Greetings from frosty Easton! A good frost finally made an appearance in town over the last two days, necessitating an extra few minutes to run the windshield defrosters before hitting the road.
Don't forget that Daylight Savings Time ends this weekend. Set your clocks back 1 hour tonight!
Thank you to all who supported us through the Shaw's Bag Program. I do not yet have the final number of bags sold, but I will let you know how we did.
Over the next few weeks, I'll be taking a look at an under the radar industry that once existed in South Easton. The Easton Machine Company, located originally in the former Morse Thread Mill at 7 Central Street, built a number of specialized machinery - one being the Morse Car. However, the company also specialized in building machines with highly complex movements, something that Alfred B. Morse was a genius at designing. More than knowing machinery, he had a great vision and understanding of a science called mechanism, or how parts interact and function as a unit to produce a finished product.
At some time in the early 1900's, Morse designed machinery to produce various lace materials, and he was one of the first, if not the first, in America to produce those machines for the textile industry. By 1912 the business grew enough to deserve its own building, and at that time, the former Crofoot Gear Building at 20 Central Street was constructed.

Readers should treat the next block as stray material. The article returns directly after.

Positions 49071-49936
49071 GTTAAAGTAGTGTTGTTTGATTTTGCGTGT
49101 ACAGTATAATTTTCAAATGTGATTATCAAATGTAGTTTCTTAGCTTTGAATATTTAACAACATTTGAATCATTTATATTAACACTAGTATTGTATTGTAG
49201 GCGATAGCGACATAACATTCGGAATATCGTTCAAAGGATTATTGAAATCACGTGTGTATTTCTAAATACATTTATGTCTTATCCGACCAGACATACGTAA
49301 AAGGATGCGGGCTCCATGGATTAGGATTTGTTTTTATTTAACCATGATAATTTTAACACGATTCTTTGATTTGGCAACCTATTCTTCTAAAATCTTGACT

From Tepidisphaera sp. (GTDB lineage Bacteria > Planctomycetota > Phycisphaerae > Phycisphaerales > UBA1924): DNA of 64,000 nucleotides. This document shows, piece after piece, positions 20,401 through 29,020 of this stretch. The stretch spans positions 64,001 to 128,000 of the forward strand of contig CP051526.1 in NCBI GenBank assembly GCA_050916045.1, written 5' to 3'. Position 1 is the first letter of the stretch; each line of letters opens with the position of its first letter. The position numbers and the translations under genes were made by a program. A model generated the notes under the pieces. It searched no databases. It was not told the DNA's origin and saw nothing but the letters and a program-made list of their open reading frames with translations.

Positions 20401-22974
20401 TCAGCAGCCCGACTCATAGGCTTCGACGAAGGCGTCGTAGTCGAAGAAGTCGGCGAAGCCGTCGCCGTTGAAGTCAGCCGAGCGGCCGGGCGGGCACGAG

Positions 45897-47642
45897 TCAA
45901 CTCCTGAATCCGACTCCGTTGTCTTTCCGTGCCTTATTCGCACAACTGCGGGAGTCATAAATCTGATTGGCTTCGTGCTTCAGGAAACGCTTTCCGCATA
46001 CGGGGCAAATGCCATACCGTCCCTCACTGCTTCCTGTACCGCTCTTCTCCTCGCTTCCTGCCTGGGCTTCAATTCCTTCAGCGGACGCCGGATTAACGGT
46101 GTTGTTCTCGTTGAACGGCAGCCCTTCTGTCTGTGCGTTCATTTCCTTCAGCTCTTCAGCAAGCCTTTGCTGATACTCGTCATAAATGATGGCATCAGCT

Today's image comes from a book given to us by Alfred Morse, grandson of Alfred B. Morse. in the 1990's. It is a photo of a Model KJ Jacquard Loom built by the Easton Machine Company. The 160 bar references the number of interchangeable "cards" that determined the pattern being produced. First introduced more than 100 years ago, Jacquard refers to the process used to create the lace and not the product itself. A good history of this can be found at the link below. Our book is dated 1914 and was probably used by salesmen to show machinery to prospective customers. I do not know how many machines were made, or if any survive today. Take a few minutes to appreciate how much ingenuity and movement went into making something so beautiful as lace!
Until next time,
Curator: Frank Meninno